Validation of a standard forensic anthropology examination protocol by measurement of applicability and reliability on exhumed and archive samples of known biological attribution

Raffaela Arrabaça Francisco, Martin Evison, Moacyr Lobo da Costa Junior, Teresa Cristina Pantozzi Silveira, José Marcelo Secchieri, Marco Aurelio Guimarães

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Abstract

Forensic anthropology makes an important contribution to human identification and assessment of the causes and mechanisms of death and body disposal in criminal and civil investigations, including those related to atrocity, disaster and trafficking victim identification. The methods used are comparative, relying on assignment of questioned material to categories observed in standard reference material of known attribution. Reference collections typically originate in Europe and North America, and are not necessarily representative of contemporary global populations. Methods based on them must be validated when applied to novel populations. This study describes the validation of a standardized forensic anthropology examination protocol by application to two contemporary Brazilian skeletal samples of known attribution. One sample (n=90) was collected from exhumations following 7-35 years of burial and the second (n=30) was collected following successful investigations following routine case work. The study presents measurement of 1) the applicability of each of the methods used and 2) the reliability with which the biographic parameters were assigned in each case. The results are discussed with reference to published assessments of methodological reliability regarding sex, age and—in particular—ancestry estimation.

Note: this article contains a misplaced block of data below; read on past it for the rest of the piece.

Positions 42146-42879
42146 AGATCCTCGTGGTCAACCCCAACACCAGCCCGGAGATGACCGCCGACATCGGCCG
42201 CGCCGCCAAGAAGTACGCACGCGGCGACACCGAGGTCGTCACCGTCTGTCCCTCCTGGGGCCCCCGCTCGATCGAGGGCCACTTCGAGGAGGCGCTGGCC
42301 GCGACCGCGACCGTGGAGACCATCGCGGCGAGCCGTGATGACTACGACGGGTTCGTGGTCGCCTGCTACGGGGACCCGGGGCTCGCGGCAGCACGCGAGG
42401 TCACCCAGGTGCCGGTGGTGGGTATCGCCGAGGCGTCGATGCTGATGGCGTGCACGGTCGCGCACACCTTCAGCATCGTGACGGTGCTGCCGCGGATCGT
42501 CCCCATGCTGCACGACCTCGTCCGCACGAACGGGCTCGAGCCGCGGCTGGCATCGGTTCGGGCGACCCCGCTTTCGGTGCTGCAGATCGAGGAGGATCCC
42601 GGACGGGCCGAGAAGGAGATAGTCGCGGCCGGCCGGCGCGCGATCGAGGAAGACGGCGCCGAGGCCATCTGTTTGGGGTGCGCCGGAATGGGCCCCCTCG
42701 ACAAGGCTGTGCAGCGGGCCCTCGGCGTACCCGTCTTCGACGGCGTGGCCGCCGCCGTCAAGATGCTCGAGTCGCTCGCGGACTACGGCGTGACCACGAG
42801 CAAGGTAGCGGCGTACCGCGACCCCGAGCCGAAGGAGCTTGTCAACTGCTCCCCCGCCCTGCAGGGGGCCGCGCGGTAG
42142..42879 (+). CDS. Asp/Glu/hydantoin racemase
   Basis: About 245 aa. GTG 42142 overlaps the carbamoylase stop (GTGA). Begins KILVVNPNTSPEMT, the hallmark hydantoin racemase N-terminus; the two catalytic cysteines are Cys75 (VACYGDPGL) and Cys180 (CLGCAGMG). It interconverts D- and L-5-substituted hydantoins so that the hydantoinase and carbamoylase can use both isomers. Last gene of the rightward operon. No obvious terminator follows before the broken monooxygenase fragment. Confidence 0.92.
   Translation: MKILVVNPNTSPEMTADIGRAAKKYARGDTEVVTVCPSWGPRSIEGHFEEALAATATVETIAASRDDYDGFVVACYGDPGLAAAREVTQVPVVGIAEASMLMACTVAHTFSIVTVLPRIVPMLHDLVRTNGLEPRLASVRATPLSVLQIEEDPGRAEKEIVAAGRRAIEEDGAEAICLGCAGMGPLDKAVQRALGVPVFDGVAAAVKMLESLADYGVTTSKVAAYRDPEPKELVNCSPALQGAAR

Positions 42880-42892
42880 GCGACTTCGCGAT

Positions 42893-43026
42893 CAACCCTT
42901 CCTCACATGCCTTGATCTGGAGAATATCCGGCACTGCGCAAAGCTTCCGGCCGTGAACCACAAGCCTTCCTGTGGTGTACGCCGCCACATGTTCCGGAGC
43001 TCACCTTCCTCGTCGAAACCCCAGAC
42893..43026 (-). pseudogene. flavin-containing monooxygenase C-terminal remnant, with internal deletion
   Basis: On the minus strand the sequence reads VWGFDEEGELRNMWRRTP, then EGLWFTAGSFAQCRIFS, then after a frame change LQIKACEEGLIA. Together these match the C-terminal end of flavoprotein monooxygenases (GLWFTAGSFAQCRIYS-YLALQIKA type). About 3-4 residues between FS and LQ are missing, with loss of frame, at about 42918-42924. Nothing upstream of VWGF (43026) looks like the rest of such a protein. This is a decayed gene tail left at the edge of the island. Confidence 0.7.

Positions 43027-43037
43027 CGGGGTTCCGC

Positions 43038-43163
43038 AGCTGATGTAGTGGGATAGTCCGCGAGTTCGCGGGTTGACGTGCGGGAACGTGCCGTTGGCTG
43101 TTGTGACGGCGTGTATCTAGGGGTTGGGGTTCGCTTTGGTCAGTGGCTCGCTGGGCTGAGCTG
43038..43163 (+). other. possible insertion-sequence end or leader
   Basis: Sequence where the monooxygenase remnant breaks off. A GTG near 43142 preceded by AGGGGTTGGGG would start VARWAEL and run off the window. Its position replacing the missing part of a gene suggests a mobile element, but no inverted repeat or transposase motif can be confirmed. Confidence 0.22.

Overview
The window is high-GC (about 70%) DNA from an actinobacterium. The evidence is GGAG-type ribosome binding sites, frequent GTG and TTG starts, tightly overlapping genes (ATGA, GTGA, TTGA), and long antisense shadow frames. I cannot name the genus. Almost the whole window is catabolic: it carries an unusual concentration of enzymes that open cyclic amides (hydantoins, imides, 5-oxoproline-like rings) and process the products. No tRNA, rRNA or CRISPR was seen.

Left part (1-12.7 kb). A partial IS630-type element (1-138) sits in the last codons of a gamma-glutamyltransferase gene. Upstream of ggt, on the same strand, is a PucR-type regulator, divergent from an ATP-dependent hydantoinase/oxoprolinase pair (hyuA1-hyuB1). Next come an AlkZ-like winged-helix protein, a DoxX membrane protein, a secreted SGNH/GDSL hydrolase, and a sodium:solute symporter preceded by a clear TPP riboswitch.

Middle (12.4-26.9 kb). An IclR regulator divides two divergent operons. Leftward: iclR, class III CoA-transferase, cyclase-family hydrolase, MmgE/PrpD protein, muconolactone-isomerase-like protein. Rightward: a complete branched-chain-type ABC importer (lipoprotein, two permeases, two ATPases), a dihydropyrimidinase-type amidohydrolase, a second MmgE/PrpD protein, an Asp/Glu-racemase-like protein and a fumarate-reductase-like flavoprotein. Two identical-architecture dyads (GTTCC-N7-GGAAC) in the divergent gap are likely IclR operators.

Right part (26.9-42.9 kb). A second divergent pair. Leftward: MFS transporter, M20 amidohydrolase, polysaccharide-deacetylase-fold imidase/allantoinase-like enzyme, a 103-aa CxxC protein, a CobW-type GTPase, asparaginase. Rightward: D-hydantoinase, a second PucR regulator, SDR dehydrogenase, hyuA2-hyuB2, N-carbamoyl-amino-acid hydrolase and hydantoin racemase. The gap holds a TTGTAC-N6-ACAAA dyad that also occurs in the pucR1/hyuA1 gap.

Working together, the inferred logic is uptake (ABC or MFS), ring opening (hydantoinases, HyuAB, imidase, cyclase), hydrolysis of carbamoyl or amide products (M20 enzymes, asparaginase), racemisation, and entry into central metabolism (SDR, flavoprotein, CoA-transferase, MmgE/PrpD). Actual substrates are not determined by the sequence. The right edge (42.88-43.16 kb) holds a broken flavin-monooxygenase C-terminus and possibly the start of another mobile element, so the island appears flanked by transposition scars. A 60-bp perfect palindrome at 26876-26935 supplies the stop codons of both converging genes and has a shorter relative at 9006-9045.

Original languageEnglish
Pages (from-to)241-250
JournalForensic Science International
Volume279
Early online date7 Sep 2017
DOIs
Publication statusPublished - Oct 2017

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